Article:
For those of us who have grown weary of watching rerun after rerun on the Golf Channel the past several weeks – we’ve finally made it. The PGA Tour season kicks off this week in real-time, as the season opener begins Friday (yes you heard that correctly – meaning a Monday finish) in Maui, at the Hyundai Tournament of Champions. It should prove to be an exciting start to the 2012 season, a season that we can only hope is as interesting and entertaining as was 2011.
More than Just a Tournament
The Hyundai Tournament of Champions does have some significance, despite it being a limited field event. As the title of the tournament suggests – this event is only open to the prior season’s players who won an official PGA Tour event, meaning that if you’re one of the 28 players in the field this week – you obviously stand a much better chance at winning the $1.1 million 1st place prize money as you would a normal 120+ player field event. So not only does $1.1 million give a player a huge head start in the FedEx Cup points race (500 points), it also buys them another exempt season on tour the following year. And, of course, who would sneeze at the opportunity to spend a couple hundred grand celebrating their first victory of the season in Maui?! So as this season plays out and you hear the traditional “You’re going to Hawaii in January” congratulatory remarks to each tournament winner in the post-tournament interviews, it represents more to these players than just an opportunity to take the family to Hawaii for a few days of R&R while much of the country is covered in snow. In essence, the Tournament of Champions guarantees one of these 28 players the chance to win tour events in back-to-back seasons, not to mention the opportunity to get their seasons jump started on a winning note.
The Hyundai Tournament of Champions, by virtue of limiting the field to only those who won an official PGA Tour event the season prior, essentially creates one of the stronger fields of any early-season tournament. Five of the players in this week’s field rank inside of the top-25 of the Official World Golf rankings: Steve Stricker (#6), Webb Simpson (#10), Nick Watney (#12), K.J. Choi (#15), and Bubba Watson (#25). One of the most promising younger players in the field this year is Keegan Bradley, who is coming off of one of the most impressive rookie seasons by any former tour rookie in recent memory. Keegan is the only major winner in the field this week, but he’s not the only player in the field who enjoyed multiple wins last season. In addition to Bradley in that department is: Mark Wilson (2), Bubba Watson (2), Nick Watney (2), Steve Stricker (2), and Webb Simpson (2). For a complete rundown of this week’s field in the Hyundai Tournament of Champions, click HERE.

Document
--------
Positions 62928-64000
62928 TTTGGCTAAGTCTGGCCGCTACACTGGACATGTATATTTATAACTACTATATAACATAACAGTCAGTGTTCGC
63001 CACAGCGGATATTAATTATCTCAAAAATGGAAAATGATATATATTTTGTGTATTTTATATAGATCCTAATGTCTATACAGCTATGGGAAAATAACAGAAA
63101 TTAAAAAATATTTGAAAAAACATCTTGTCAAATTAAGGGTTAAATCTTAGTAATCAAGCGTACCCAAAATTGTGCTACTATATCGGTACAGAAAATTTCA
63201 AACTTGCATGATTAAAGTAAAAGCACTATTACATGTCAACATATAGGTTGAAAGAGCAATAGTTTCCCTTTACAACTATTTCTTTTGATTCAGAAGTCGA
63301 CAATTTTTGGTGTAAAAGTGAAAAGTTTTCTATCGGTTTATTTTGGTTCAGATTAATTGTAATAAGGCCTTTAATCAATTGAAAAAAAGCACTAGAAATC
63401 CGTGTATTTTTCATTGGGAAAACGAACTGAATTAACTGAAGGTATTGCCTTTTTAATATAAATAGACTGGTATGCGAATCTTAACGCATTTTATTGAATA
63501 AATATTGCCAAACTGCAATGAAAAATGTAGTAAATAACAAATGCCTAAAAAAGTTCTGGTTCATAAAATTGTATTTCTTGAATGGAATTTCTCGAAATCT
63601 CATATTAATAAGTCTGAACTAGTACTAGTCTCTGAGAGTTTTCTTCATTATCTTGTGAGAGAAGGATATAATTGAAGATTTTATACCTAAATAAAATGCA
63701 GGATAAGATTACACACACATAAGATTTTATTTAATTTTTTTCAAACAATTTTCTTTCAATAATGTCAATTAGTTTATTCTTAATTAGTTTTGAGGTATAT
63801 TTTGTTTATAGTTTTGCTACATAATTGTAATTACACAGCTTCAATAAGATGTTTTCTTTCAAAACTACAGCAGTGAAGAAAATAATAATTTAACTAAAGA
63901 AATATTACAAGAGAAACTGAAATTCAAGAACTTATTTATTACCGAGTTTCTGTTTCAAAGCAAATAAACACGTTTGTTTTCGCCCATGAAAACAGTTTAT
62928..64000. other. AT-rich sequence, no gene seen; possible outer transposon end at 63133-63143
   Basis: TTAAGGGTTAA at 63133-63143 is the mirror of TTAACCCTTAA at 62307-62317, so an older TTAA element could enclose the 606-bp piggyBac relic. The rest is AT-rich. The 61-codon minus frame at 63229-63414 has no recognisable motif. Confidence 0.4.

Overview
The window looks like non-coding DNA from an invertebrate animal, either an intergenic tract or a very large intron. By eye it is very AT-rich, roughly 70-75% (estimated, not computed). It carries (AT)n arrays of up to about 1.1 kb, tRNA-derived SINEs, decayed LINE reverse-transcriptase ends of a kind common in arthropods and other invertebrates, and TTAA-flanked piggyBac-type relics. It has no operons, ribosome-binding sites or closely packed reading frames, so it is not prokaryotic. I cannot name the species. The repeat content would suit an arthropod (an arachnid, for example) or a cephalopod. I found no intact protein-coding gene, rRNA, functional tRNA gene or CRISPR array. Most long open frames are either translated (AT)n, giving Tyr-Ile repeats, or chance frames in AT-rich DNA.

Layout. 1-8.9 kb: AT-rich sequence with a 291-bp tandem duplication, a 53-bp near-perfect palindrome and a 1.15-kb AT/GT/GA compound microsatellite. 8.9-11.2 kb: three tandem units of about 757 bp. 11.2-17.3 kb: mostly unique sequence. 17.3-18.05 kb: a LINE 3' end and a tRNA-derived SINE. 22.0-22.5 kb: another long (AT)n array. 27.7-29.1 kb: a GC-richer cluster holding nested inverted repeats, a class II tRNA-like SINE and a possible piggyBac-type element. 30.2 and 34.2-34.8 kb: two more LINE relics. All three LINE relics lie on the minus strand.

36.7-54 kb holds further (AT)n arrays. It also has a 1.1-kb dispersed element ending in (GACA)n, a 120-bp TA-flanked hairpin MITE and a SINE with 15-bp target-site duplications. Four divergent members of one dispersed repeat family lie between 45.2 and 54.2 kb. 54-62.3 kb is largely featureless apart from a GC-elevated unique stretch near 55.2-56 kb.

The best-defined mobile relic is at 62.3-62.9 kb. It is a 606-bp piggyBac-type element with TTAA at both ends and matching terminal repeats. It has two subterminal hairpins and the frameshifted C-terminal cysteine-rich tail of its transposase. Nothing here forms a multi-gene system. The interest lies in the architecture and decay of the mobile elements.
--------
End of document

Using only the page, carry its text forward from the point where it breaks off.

This week will mark the 13th consecutive season that the Plantation Course at Kapalua has hosted the PGA Tour’s Tournament of Champions. The layout is the only course on the PGA Tour rotation that plays to a par of 73, and is also the only
layout that boasts 7 holes with more than 500 yards of length. At 7411 yards, the Plantation Course is just slightly longer than the average tour layout, but the changes in elevation and the prominent trade winds blowing off of the nearby ocean can and often do make some of the longer holes play shorter with the wind. The most difficult hole is in fact the starting hole, a par4 that stretches 520 yards, and the easiest hole is the par5 5th, which at 532 yards is only a mere 12 yards longer than the opening par4.
What to Expect
It’s difficult to pinpoint precisely which type of player that the Plantation Course will favor. Zach Johnson led the field in driving accuracy last year in this event, hitting 90% of his fairways for the week, but finished well back at T23. Per usual, Dustin Johnson led the field in driving distance last year in this event with an average of 308 yards, but would go on to finish 10 shots back of the eventual winner. To make matters even more confounding – Robert Garrigus hit more greens than anyone else in the field, averaging an astounding 91.67 GIR percentage. Quite often the guy who hits the most greens each week comes away the victor, and Garrigus did eventually make it into a playoff, but would lose in heartbreaking fashion by missing a putt of such an insignificant length that the television announcers had already conceded him the short one. And therein lies the key ingredient required at the Plantation Course, which is home to some of the largest greens complexes that these players will putt on all season: the ability to make putts. And in this tournament last year, despite being one of the shortest hitters in the field, that’s something that the eventual winner – Jonathan Byrd – did better than anyone else. So the player that comes into this season with reasonable form and a hot putter will certainly be in the running come the final day.
Historical Fun Fact
Jack Nicklaus is the only player who has won the Tournament of Champions on 5 occasions (1963, 1964, 1971, 1973, and 1977).
Televised Coverage: The Golf Channel will be airing all four rounds, with coverage starting at 5:30 p.m. and ending at 10:00 p.m. on Friday, Saturday, and Sunday. Monday coverage begins at 4:00 p.m. and concludes at 8:00 p.m. EST.
All of the official tournament news and updates pertaining to this week’s Hyundai Tournament of Champions can be found HERE.